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Early Season Woes Open Old Wounds

NHL: New York Islanders at Buffalo Sabres Kevin Hoffman-USA TODAY Sports

I often wonder if fans would have met the rebuild with less divisiveness if Darcy Regier never uttered the phrase "there will be suffering".

This year's season seems to be trending down an all too familiar path. On the ice, the Sabres have stumbled out of the gates to a 4-8-2 record. On our phones the battle lines have been redrawn, Pro-tank vs Anti-tank.

I'm someone who championed the idea of tearing everything down and starting fresh. The organization exhausted every drop of hockey from our last core group of players. They were never going to win a Stanley Cup with Thomas Vanek, Ryan Miller and Jason Pominville leading the team.

Sinking to the bottom of the standings is the natural course taken when an organization transitions from a group of players who failed to meet expectations. The Sabres didn't rewrite the playbook to rebuilding, they were just more accepting to the reality of their situation.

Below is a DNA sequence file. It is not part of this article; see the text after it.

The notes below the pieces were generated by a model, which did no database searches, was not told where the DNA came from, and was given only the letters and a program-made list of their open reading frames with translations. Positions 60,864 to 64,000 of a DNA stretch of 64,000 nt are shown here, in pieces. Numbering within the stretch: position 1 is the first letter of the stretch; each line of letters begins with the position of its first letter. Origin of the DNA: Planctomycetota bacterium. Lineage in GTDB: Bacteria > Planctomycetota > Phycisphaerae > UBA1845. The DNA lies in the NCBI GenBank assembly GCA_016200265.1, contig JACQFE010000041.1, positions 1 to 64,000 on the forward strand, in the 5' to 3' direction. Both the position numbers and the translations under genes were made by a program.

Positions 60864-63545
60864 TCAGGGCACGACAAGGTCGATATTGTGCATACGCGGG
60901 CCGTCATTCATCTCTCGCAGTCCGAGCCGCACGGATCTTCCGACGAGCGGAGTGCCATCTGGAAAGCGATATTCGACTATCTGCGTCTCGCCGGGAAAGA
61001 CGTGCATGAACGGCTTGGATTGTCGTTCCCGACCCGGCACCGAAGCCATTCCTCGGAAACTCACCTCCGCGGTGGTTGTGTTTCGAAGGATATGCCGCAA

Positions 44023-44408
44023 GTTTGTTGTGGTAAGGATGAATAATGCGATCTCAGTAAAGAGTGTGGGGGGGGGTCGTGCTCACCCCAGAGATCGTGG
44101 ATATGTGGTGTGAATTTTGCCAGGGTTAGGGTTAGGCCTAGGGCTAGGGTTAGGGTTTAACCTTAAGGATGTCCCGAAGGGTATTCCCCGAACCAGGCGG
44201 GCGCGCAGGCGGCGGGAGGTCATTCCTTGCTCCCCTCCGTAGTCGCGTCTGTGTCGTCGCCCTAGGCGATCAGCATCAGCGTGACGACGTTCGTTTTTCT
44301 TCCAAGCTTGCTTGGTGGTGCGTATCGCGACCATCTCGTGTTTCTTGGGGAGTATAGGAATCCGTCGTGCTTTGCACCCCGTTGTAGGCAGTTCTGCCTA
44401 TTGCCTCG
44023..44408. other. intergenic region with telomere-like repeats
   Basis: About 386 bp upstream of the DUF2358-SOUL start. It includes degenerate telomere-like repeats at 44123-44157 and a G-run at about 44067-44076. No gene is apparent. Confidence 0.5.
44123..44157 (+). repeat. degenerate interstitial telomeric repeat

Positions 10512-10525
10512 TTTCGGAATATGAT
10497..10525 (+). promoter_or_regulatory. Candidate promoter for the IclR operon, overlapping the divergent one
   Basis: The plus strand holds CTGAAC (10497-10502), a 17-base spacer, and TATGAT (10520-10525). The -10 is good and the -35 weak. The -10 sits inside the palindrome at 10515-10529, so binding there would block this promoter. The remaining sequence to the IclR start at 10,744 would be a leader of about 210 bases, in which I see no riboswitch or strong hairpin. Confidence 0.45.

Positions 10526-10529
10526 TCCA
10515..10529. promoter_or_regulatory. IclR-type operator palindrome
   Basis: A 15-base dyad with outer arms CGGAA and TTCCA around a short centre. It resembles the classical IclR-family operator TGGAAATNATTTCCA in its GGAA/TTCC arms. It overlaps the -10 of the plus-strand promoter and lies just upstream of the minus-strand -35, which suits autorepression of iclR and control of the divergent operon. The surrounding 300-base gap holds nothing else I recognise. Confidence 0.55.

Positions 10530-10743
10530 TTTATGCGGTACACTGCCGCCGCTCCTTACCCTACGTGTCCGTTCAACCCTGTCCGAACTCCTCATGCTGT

Although I am steadfast in my stance that losing was more beneficial for the team in 2014-15, I grossly miscalculated the time it would take to right the ship. Poor drafting by Darcy Regier pre-tank and a lack of patience by Tim Murray post-tank are the reasons the Sabres continue to flounder.

Blaming the front office for positioning themselves to draft a franchise-altering player is severely missing the target. If the Sabres didn't tank, they still wouldn't be anywhere near a contender and they would be without services of Jack Eichel.

I welcome anyone in the anti-tank crowd to tell me what the Sabres should have done instead. Even with all the losing, I still believe the path to sustained greatness is acquiring elite talent by drafting as high as possible.